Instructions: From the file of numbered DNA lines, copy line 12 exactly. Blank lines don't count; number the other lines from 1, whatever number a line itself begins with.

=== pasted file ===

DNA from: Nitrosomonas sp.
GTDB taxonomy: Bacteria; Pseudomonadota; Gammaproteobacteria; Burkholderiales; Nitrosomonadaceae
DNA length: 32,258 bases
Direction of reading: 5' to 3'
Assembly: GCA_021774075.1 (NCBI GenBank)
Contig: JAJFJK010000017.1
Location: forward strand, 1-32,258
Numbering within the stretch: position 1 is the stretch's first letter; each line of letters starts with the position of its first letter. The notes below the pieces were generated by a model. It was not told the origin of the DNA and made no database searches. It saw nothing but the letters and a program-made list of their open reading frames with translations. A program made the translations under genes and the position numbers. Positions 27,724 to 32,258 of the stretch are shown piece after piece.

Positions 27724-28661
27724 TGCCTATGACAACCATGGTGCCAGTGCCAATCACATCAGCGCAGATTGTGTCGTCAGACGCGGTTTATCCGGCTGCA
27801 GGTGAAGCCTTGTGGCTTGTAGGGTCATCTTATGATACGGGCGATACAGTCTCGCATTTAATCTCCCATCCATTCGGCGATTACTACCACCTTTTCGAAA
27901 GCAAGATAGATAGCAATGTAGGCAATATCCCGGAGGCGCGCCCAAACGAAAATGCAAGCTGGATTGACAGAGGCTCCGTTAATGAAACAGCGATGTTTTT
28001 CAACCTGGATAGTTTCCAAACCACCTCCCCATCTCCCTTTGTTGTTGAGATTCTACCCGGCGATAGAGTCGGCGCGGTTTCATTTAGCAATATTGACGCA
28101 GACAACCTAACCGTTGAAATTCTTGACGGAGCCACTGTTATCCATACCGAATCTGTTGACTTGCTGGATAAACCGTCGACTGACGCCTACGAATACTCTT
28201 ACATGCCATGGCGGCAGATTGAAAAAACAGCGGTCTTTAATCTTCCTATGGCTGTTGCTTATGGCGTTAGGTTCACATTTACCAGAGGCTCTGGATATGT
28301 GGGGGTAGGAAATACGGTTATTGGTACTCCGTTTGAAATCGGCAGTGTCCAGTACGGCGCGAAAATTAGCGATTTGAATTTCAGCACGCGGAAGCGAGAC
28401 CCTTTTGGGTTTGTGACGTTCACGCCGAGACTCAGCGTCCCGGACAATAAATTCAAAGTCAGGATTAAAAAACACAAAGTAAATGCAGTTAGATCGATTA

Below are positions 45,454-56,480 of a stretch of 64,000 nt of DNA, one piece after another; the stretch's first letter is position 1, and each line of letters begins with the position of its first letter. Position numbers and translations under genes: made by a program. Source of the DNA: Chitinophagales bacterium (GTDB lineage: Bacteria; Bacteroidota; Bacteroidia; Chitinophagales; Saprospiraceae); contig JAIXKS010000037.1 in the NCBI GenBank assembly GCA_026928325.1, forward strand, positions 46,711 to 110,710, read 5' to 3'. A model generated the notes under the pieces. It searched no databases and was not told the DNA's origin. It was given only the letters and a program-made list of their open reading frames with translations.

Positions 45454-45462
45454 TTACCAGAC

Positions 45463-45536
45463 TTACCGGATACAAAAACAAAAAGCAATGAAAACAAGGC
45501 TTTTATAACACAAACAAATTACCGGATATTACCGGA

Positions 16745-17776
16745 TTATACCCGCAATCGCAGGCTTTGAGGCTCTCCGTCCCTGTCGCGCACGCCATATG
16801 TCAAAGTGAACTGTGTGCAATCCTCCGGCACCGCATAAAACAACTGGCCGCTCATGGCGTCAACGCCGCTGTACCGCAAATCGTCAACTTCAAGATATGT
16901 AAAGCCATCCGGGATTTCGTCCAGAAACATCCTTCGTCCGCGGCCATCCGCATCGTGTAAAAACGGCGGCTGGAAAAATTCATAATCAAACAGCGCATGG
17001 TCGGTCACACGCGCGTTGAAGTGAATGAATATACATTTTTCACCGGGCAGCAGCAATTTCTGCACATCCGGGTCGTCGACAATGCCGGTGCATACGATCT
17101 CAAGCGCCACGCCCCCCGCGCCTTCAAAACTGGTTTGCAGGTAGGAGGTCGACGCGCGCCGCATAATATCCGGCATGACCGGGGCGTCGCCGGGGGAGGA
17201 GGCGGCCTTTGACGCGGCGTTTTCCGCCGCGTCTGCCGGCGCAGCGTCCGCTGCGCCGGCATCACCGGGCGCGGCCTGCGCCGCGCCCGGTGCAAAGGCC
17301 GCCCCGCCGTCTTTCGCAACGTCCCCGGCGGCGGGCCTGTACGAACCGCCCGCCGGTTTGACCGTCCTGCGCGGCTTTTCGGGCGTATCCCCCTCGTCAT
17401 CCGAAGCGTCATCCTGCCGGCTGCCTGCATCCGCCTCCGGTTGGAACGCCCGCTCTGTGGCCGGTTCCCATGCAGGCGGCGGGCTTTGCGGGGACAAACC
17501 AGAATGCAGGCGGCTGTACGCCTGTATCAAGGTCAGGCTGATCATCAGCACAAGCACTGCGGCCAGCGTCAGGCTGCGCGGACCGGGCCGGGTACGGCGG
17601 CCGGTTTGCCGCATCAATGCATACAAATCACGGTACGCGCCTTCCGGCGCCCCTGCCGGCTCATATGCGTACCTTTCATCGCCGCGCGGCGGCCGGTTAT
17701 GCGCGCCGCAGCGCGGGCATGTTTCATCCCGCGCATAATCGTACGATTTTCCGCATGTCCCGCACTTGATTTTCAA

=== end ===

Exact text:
27901 GCAAGATAGATAGCAATGTAGGCAATATCCCGGAGGCGCGCCCAAACGAAAATGCAAGCTGGATTGACAGAGGCTCCGTTAATGAAACAGCGATGTTTTT